The rubberized roads cost 16 percent more but could be cheaper over time because of lower maintenance.
We are all used to driving on rubber tires, but the Malaysian government is enacting a project for putting the bouncy substance directly into the roads this year. The move lets the country’s economy mitigate falling rubber prices for its domestic producers and benefit from more resilient highways at the same time.
“As per the prime minister's directive, we will be working hand-in-hand with the International Trade and Industry Ministry to ensure good prices and sustainable demand for palm oil and rubber, among others,” Plantation Industries and Commodities Minister Datuk Seri Mah Siew Keong told New Straits Times.
The minister estimates the rubberized asphalt roads cost around 16 percent more to build than the traditional paving method. However, high durability means less maintenance and potentially leads to lower overall prices than regular asphalt in the long term.
Malaysia has around 410,000 small rubber producers, and government’s plan would purchase the raw material directly from them. According to Paultan, the new strategy could increase rubber demand in the country by around 10 percent.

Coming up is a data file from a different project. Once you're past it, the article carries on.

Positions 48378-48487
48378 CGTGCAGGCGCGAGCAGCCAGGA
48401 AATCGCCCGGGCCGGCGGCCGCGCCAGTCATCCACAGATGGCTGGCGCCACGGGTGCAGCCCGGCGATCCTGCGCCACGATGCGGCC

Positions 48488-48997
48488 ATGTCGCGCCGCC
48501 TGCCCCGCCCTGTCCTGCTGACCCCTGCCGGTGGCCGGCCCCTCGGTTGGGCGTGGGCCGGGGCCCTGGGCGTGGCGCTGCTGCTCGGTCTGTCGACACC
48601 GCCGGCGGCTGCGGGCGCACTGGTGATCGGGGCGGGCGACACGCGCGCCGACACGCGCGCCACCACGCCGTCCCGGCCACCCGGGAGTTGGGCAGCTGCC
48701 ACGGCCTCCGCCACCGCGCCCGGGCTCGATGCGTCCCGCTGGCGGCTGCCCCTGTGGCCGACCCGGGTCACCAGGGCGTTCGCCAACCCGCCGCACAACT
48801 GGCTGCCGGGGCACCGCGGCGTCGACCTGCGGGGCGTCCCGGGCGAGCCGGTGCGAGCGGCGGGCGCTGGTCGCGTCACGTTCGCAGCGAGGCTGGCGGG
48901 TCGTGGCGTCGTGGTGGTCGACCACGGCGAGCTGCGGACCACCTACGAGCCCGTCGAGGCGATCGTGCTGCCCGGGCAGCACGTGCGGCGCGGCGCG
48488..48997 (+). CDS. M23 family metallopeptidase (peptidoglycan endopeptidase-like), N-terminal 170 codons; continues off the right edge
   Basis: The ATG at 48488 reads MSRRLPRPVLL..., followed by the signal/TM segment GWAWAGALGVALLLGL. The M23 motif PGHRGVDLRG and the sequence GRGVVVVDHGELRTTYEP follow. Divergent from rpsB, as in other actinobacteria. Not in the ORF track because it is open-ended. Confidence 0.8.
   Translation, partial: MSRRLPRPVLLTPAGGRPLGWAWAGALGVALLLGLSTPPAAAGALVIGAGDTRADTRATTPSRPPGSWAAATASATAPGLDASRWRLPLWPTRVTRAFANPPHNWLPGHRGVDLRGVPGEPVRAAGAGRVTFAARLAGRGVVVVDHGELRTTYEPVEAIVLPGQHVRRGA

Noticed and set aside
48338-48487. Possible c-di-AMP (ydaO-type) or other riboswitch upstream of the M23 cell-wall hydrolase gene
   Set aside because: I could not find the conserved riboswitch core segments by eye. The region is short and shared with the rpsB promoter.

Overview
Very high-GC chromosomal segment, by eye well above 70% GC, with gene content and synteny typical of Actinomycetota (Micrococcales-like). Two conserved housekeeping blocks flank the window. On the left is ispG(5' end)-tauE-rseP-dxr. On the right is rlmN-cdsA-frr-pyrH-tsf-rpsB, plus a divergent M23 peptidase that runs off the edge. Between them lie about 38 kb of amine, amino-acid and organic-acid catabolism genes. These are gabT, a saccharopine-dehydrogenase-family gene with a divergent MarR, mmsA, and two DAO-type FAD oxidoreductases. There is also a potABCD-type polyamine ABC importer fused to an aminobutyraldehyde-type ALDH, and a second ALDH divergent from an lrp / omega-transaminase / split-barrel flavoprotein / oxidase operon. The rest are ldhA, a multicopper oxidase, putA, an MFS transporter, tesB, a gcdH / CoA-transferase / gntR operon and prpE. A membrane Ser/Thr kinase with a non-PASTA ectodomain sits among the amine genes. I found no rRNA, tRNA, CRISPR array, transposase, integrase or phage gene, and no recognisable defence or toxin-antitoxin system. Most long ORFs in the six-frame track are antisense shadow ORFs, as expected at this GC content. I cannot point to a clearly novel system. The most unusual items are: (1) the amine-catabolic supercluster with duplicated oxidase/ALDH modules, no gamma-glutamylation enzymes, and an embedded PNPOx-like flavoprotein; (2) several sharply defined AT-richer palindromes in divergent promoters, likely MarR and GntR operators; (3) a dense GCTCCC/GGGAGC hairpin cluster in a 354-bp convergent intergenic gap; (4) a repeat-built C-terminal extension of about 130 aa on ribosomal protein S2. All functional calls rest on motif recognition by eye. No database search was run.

A process would then mix it with the asphalt to create the new paving material. Leaders are still deciding exactly where to put the rubberized roads, and they plan to target small towns and sections of major highways.
Using rubberized asphalt for roads isn’t a particularly new idea. Several places in the United States already do it, and Arizona seems especially supportive of the method, particularly around the city of Phoenix. Unlike Malaysia, there are few, if any, rubber trees in the state, so producers there get the material by recycling old tires. Each lane-mile of road requires about 1,500 tires, which means re-paving a 10-mile (16-kilometre) section with three lanes each way keeps 90,000 of them out of landfills.
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